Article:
Monday, October 11, 2021

Sue Grafton Sold Out

By Linda L. Richards
Sue Grafton, the internationally bestselling author of the Alphabet Mysteries (who died in 2017), hated Hollywood. And it wasn’t a random dislike: Prior to her success as a novelist, Grafton spent years working in the film industry, an experience that led to her making an oath that she would never sell Kinsey Millhone, the ex-cop private eye who was the protagonist in her 25-book series, to Hollywood.

When I interviewed her in 1997, Grafton was emphatic on this point. “I will never sell [Kinsey] to Hollywood,” she declared. “And, I have made my children promise not to sell her. We’ve taken a blood oath, and if they do so I will come back from the grave: which they know I can do. They’re going to have to pass the word on to my grandchildren: we do not sell out our grandma. I just will not let them touch her.”

That interview was widely quoted last week, when the announcement came that Kinsey had, in fact, been sold out. From Deadline:
In a very competitive situation with multiple bidders, A+E Studios has landed the exclusive rights to #1 New York Times-bestselling author Sue Grafton’s alphabet book series featuring private investigator protagonist Kinsey Millhone. Under the pact, the studio can develop and produce the entire library of Grafton’s wildly popular alphabet mysteries for television.

This marks the first time the screen rights to the book series has been made available, with Steve Humphrey, Grafton’s husband for more than 40 years, serving as executive producer on the adaptations.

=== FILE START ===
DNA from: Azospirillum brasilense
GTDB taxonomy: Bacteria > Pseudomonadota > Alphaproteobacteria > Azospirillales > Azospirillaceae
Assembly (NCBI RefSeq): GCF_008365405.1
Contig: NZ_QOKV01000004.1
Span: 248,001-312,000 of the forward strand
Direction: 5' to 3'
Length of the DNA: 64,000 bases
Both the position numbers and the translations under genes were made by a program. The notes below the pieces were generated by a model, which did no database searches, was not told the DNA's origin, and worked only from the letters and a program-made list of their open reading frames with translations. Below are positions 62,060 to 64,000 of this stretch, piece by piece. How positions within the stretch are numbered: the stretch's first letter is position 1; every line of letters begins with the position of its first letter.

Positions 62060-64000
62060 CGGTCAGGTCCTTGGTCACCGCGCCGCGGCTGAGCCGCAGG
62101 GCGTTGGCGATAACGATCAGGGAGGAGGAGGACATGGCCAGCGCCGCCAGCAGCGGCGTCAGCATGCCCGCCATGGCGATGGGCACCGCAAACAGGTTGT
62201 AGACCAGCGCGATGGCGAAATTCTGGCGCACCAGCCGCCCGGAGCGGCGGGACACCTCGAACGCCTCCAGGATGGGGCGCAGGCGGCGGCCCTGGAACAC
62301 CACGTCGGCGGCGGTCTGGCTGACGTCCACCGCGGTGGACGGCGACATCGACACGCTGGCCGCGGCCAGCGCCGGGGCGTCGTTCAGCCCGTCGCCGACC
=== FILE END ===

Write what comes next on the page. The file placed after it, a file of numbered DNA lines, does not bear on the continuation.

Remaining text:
Humphrey himself spoke to this decision in a statement posted on Grafton’s Facebook page and in a statement from A+E: “Television has greatly evolved since Sue was writing in Hollywood in the 1980s. From her experience then, she was concerned that her stories and characters would be diminished when they were adapted. But as the power of television has transformed over time, so too has the quality from writing and acting to the production values and viewing experience.”

I’m guessing Grafton’s descendants are now ducking and running, wary of her spirit making a reproachful appearance.

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Linda L. Richards, the author of Endings, is also a Rap Sheet contributing editor.


Todd Mason said...

Z is for Zero Shame?

Brian Busby said...

"Television has greatly evolved since Sue was writing in Hollywood in the 1980s."

I'm sure she recognized as much.

Has it changed so much in the four years since her death?

Kevin Burton Smith said...

When I interviewed her for MYSTERY SCENE only a few years before she died, arguably at the height of the "New Golden Age of Television" (of which she was very much aware), her opinion remained pretty much the same, something along the lines of "I've worked in film and television. I won't ever let those idiots near Kinsey." It was a long and rambling conversation and often quite frank--she may have used a stronger word than "idiots."

Bob said...

Is the headline "Sue Grafton Sold Out" really accurate? Isn't it her family?

J. Kingston Pierce said...

Hey, Bob:

The intention of the headline was to convey that Sue Grafton has been sold out (by her family), not that she herself did the selling.